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July 15, 2019


 Road tunnels and technology in an operational perspective
Arild Petter Sovik, Tunntech Global News

The longest and deepest soon ready to open

Written by  May 09, 2019

The Ryfylket tunnel will be completed in 2019 and will provide connection between small communities and the large city municipality of Stavanger, Norway. A large population travel daily by ferry, and will in the future travel through this 50 km long tunnel project, consisting of three main tunnels. 

The Ryfylke tunnel is a 14.3 kilometer long subsea tunnel between Solbakk in Strand and Hundvåg in Stavanger. When the tunnel is finished, it will be the longest subsea road tunnel in the world. Part of the tunnel has a incline of 7 %. At the deepest, the tunnel is 292 meters below sea level.

There are two main engineering contractors and one main contractor for the electric technical work. The total tunnel length is 52,8 km tunnel tubes in the project. 900 workers has participated on the engineering contracts and a total of 15 000 drill and blast sequences and 4 million m3 stone has been transported from the tunnels.

The tunnel consists of two tubes, one for each direction, four lanes in total. For safety reasons, lay-bys and cross-connections is installed every 250 meters, and the tunnel can handle closures and divert traffic into the second tube. A feature that require more signs and security systems, and give us one of the most complex road tunnels in the world. 

The Hundvag tunnel and the Eiganes tunnel are equipped with hybrid cameras , using both thermal and visual imaging technology. The Ryfylke tunnel use radar detection combined with visual cameras. The ventilation systems are designed to handle a 100 MW fire. The whole safety concept is based on to make sure that people in a safe way can evacuate the tunnel in case of fire or other incidents (self rescue principle).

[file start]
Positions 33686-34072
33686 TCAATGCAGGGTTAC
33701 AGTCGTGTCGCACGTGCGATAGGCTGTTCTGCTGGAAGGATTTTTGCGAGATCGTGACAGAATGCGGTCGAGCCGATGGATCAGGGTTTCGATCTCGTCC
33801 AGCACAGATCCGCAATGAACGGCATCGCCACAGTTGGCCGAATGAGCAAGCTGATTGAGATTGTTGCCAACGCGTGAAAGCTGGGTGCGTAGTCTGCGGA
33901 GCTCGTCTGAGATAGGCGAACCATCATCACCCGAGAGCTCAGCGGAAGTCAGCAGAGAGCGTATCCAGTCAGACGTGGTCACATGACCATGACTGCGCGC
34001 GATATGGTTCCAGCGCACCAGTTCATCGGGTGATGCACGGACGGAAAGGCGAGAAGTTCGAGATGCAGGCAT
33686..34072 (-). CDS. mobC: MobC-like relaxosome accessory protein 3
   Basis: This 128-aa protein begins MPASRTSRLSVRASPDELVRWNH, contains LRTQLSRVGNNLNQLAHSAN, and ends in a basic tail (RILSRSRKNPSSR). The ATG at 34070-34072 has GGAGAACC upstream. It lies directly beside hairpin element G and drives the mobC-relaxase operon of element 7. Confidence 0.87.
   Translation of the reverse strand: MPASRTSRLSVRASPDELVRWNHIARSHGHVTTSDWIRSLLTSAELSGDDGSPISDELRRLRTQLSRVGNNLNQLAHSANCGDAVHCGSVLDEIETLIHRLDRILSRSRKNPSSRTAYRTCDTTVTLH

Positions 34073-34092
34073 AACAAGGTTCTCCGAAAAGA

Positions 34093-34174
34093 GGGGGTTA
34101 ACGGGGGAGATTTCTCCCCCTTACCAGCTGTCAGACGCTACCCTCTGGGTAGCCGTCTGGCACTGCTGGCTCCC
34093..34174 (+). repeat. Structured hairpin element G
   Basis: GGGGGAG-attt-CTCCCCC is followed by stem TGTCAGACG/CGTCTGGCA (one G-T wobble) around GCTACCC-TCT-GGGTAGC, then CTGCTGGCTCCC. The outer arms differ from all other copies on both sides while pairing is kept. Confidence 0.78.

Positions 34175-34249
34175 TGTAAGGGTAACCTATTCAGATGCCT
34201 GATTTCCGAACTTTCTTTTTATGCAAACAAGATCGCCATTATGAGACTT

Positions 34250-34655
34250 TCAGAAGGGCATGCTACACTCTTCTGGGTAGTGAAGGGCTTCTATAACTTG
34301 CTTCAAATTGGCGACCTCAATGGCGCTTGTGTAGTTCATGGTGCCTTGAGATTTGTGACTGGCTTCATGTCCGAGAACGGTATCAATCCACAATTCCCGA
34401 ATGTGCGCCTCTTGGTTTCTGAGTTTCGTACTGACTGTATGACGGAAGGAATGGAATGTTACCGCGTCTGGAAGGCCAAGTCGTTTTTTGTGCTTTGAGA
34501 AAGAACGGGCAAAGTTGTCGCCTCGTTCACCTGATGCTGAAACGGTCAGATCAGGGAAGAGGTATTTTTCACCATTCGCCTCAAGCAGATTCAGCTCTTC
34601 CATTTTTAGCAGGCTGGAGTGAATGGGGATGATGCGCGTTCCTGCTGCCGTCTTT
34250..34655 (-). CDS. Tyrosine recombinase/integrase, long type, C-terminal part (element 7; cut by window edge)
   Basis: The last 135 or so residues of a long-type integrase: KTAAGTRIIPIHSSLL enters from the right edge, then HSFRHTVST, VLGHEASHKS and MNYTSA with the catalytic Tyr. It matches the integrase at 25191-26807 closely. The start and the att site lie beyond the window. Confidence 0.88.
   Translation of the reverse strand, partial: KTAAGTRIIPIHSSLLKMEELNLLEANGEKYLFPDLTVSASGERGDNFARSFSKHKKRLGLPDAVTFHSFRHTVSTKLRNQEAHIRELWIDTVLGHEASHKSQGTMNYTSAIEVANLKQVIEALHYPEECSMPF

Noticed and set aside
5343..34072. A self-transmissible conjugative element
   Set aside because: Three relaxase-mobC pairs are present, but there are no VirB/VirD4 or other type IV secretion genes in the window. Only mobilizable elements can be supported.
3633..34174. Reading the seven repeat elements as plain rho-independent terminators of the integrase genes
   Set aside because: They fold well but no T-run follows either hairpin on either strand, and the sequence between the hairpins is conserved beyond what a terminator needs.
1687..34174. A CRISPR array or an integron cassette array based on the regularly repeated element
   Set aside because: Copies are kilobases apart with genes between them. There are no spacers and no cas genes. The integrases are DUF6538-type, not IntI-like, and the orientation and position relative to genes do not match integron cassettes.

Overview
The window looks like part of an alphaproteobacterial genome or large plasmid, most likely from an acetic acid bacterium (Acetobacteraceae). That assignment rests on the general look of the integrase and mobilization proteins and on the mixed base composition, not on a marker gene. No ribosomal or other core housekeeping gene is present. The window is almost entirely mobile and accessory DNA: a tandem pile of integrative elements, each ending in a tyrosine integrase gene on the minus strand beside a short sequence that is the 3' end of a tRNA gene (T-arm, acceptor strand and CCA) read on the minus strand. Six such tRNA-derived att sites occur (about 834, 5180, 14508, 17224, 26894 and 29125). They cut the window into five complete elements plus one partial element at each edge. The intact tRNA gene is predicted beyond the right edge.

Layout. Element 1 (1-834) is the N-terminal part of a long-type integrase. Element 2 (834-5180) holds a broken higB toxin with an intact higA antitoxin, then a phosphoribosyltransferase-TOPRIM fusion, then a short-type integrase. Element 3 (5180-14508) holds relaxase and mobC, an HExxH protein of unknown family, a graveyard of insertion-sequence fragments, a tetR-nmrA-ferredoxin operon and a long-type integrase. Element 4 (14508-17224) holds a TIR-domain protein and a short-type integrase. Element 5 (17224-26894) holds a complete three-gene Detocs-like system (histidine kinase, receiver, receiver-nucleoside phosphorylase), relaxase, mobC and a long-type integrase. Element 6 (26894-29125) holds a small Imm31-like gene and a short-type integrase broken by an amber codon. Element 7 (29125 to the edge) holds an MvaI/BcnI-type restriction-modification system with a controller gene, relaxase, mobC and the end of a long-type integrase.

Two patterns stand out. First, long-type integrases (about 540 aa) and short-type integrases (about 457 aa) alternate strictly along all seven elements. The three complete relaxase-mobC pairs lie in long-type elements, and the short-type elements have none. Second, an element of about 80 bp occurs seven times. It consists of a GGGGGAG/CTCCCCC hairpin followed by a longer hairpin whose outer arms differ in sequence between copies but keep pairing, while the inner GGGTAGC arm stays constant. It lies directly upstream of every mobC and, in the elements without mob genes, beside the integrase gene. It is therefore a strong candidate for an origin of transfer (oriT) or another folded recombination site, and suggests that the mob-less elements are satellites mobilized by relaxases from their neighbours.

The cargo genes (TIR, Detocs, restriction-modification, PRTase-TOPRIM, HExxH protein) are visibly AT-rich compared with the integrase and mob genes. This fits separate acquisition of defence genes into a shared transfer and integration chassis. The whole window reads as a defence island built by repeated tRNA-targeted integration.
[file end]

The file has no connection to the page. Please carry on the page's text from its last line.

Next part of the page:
To provide a feeling of safety and to prevent accidents due to monotony, lights and light installations has been used in innovative ways. A number of different artistic light patterns are installed, and the artistic lights are also included in a large cross-section in the deepest part of the tunnel. 

Background

Ever since the mid 1970s has Ryfylke had a vision and worked for a connection to between Ryfylke and Stavanger. For a long time there was talk of crossing Høgsfjorden with submerged floating bridge. There were no bridge solution, and after a long and time-consuming process the politicians agreed to pursue the Ryfast project as we see it today.

World largest underground Hill-climb race?

In October 2019, before opening for traffic, a half marathon race will be arranged. 5000 competitors will participate in this special underground hill-climb race. Probably the largest underground hill-climb race in history.

 

Last modified on Friday, 12 July 2019 07:45
Arild Petter Sovik

Editor, Tunntech Global News

E-mail:  arild.sovik@tunntech.no
Phone:  +47 950 88 793

 

News coverage based on many years of experience from key positions in the industry. Former National Tunnel Manager at the road authorities (NO), senior principal development manager at a major tunnel contractor company (NO) and experience from a wide number of activities in national and international networks. 

 

Website: www.sovikconsulting.no
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